¡Hola! We made it! We arrived here at the condo in Patagonia, late last night. The kids were soooo excited that they stayed up past 1am (past 11pm New York time).
Our first challenge came with the rental car from Greenville to the airport. The only available car from ANY rental place in the Albany area was a sedan. So for the first time in almost four years we had to cram our family of 5 into a sedan with 10 pieces of luggage and 6 carry-on bags. So two hours after Animals Away came to pick up Pushy (our cat), off we drove with our knees to our chins to JFK International Airport in NYC, Wednesday afternoon. We did surprisingly well and arrived with plenty of time. By the time we boarded our flight at 10:10pm we were pretty wiped but glad to be really on our way.
The flight itself, other than being incredibly uncomfortable was fairly uneventful. The kids slept, though Chloe and I woke up at 3am (NY time) over the rain forest. The plane was shaking badly and I could see lightning flashing out the window past Phoebe's head. I hate flying through lightening storms. Whoever told me international flights were more comfortable and nice than domestic ones was obviously lying to make me feel better.
Traveling in Argentina with the girls is like having a VIP pass. Everyone here loves children. They cut us through the line at customs in Beunos Aires, and didn't open or inspect a single bag. Even though we managed to get through 27 lessons of Pimsleur's Spanish before we left, I seem to just say "Si" and "Gracias" all the time with a big grin on my face. All those phrases I know escape me at the worst moments.
Our first impression of Beunos Aires is HOT. It's summer here and there are palm trees so that means sub tropical. It reminded me of being in Manhatten in the summer, something I tried to avoid when I lived there. We stayed in a hotel on Avenea Florida (a pedestrian only street in the city center).
Immediately on arriving in our hotel room Naomi went into the bathroom and came out 45 seconds later drenched from head to toe. " Mommy there's a fountain!". I went into the bathroom to see she turned on the bidet and everything was soaked . All the toilet paper, and tissues, the floor, the walls.
Thursday evening we walked the kids to a beautiful park across the street. The kids played on the playground for two hours and I was so proud of Chloe, she made a friend right away. She took the little girl's address right there in the park and said she'd write. They teach english in the schools here and the girl was 12 years old and VERY interested in Chloe.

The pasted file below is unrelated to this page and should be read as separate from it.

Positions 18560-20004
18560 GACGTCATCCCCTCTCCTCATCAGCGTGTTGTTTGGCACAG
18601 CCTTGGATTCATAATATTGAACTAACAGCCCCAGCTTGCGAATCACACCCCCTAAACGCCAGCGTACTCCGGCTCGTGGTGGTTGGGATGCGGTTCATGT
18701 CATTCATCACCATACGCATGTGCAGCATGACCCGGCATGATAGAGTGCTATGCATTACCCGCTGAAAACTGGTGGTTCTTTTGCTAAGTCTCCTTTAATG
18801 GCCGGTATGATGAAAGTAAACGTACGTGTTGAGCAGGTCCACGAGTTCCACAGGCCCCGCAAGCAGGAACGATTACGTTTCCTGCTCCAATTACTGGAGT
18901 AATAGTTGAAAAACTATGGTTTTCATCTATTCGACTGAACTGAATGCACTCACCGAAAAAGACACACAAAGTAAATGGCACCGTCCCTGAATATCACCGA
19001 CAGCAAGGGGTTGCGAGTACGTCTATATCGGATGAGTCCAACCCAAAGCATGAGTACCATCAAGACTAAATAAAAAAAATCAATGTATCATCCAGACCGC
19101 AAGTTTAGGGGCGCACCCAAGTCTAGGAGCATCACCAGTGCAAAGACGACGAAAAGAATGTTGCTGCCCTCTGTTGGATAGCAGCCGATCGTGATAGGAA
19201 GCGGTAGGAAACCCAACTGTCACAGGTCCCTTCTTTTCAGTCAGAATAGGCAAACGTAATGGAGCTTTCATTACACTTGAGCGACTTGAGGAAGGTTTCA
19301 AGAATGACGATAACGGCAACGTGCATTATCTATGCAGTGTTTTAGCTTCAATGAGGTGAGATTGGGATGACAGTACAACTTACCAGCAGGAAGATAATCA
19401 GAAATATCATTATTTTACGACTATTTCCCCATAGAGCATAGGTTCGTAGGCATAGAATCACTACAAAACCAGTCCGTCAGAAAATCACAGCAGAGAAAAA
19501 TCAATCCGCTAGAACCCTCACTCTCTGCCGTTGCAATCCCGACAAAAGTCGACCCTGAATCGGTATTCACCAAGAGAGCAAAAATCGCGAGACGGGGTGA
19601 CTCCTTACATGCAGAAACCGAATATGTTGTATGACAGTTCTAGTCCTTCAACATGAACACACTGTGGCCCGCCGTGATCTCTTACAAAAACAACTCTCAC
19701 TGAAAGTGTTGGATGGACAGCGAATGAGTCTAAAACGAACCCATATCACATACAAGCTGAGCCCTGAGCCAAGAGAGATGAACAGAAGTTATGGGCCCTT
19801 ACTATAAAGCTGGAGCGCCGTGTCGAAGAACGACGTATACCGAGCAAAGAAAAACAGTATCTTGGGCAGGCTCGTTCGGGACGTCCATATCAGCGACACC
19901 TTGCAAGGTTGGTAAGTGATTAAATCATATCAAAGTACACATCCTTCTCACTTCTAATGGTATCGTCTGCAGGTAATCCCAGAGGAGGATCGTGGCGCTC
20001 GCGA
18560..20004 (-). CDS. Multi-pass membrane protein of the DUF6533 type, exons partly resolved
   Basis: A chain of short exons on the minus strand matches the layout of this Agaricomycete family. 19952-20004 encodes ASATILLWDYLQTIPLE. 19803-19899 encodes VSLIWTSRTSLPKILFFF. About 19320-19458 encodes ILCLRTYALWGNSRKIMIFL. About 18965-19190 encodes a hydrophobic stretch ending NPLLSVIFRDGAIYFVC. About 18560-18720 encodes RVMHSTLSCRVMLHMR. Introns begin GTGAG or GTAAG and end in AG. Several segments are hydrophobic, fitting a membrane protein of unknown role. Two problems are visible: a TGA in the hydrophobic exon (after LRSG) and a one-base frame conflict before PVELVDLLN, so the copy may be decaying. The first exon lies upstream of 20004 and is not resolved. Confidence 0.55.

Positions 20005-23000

Friday morning we checked out of the hotel and went off to the airport, beginning our third day of travel. We arrived at the airport early for our flight to Bariloche. Unfortunately here in Argentina that doesn't mean we sat casually at our gate waiting for our flight. Domestic flights are often delayed (which it was) and they don't know which gate until boarding. This meant some false starts running from one gate to another. When we finally boarded we looked out the window to the where the tunnel ended and just didn't see a plane there. People were showing their boarding passes and just disappearing down the tunnel. After some jokes about taking Wonder Woman's invisible plane we realized we had to go downstairs and get on a bus. Which brought us to a new location to board. The kids really liked going up the steps into the back door of the plane.
Two and a half hours later we arrived in Bariloche and needed jackets again. We met Zach the owner of the condo we're staying in. He's a nice and helpful guy from San Francisco. The condo fee includes a phone with free service to the US so I think I'll be making some calls..... Ciao!
"People are willing to take these extraordinary chances to become writers, musicians, or painters, and because of them, we have a culture. If this ever stops, our culture will die, because most of our culture, in fact, has been created by people that got paid nothing for it--people like Edgar Allan Poe, Vincent Van Gogh or Mozart."-Kurt Vonnegut